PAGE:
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Town vs Country - where is best for pets?

Written By: Jane Davidson RVN

Crufts has come and gone for another year and during the 4 days there is a lot of information shared - about different breeds of dogs, their needs and lifestyles and where they are be st suited to be in a home. It appears that many dogs are still chosen on looks, and the dog’s physical and emotional needs are a secondary consideration.


I live between London and the seaside and see similar dog breeds in both places, but the non-town dogs are definitely slimmer and they also always seem less stressed. They play happily with new dogs on the beach, yet when I see a group of dogs doing the same in a large London park there always seems an air of tension. This might just be me, but there are some other health issues that affect our pets more in towns than in the countryside.


And cats too

Town or country living has an affect on our own health and also on our pets. Working in a busy emergency clinic in London, there would usually be around 3 cats with blocked bladders every 1-2 weeks. These would often be idiopathic, meaning there wasn’t a definite physical cause, so stress would be one factor that we would have to address to help prevent a further blockage. Blocked bladders are most common in male cats and we also know that being overweight and being an indoor cat adds to the chances of having this problem.

When my friend from that clinic moved to a country practice, she said she sees 1 blocked bladder every year or so… not a scientific study but an interesting difference in case levels.


Exercising dogs and cats

Exercising our pets is key to their physical and mental wellbeing. Most dogs benefit from off lead exercise - I only say most as, owning a Peke, I fall into that category of people who own dogs who don’t really want to walk. She likes being carried to the park for a sniff around and sitting in the pub after, but the actual walking part could be left out.

To safely exercise your dog off lead in a town or busy park, you need to be pretty certain your dog has good recall, avoids scavenging, and likes other dogs. Even on the worst weather days, or on the earliest morning, there is always someone else walking their dog – even in the 300 acre park near me!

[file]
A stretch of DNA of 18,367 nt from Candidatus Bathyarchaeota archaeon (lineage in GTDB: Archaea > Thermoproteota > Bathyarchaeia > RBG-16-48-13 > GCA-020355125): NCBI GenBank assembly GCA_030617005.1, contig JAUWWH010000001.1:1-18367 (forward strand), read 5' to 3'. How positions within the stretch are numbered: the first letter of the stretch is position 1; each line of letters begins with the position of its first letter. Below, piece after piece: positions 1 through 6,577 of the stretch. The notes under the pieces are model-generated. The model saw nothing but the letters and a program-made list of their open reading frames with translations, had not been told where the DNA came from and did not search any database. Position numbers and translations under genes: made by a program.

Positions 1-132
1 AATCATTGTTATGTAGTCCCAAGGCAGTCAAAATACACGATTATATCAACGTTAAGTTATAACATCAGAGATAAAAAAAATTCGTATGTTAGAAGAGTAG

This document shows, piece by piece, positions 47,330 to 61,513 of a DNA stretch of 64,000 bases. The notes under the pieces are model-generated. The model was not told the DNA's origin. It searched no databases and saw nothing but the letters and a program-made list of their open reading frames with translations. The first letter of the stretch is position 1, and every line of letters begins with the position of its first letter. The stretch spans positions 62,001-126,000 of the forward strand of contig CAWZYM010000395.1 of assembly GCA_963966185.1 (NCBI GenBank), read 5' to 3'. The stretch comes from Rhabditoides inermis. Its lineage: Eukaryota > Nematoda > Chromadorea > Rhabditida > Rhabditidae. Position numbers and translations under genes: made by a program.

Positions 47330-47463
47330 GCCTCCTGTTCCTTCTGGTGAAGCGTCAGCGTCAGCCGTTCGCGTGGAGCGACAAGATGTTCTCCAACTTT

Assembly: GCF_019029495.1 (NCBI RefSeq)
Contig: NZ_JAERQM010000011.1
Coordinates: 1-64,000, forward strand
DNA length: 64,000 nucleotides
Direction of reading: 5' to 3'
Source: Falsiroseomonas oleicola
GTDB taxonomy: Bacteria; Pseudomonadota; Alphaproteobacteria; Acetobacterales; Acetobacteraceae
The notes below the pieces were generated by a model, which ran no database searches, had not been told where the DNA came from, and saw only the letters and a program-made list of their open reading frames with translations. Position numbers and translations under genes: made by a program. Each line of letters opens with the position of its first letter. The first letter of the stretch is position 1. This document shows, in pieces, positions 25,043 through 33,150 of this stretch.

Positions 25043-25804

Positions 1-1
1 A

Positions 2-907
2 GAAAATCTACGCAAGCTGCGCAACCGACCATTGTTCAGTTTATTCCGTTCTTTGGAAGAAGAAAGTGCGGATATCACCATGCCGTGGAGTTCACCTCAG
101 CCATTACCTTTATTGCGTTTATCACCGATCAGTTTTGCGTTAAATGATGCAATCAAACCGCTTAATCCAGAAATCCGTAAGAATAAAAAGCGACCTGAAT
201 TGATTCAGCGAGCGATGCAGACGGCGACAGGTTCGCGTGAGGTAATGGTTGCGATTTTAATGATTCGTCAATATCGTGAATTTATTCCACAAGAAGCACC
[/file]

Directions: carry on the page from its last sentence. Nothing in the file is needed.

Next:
In the country you also need good recall, as dogs are a genuine issue for sheep and cows and other livestock. The reality is there may be less space for off lead walking in a rural area, as most land is used for farming, so walks may need to be restricted to public pathways. This may mean you need better recall for your dog in the countryside than in a town.

It’s also interesting for cats. We know they are territorial and likely to want to have their own outside space away from other cats. This can be really hard if there is a high number of cats in the area. Be it a city, town or village the space available beyond the garden wall is very important, as the cat population decide their territory and who is allowed access where. A high cat density can result in more fighting and stress. Cat bites are common for both town and city cats, and can be really nasty as they result in a tiny wound that has lots of unpleasant cat-mouth bacteria in it. As stress is a factor in urinary issues and blocked bladders, then it starts to be easy to see why we see more occurrences of this in town rather than country cats.


So now what?

There isn’t a perfect pet for every person or situation and I see some people with high energy dogs, such as border collies, in London and they are happy and get their mental stimulation and exercise needs met. Yet there is a compromise with every pet, so it’s worth taking some time to consider your lifestyle as well as where you live when choosing a pet.

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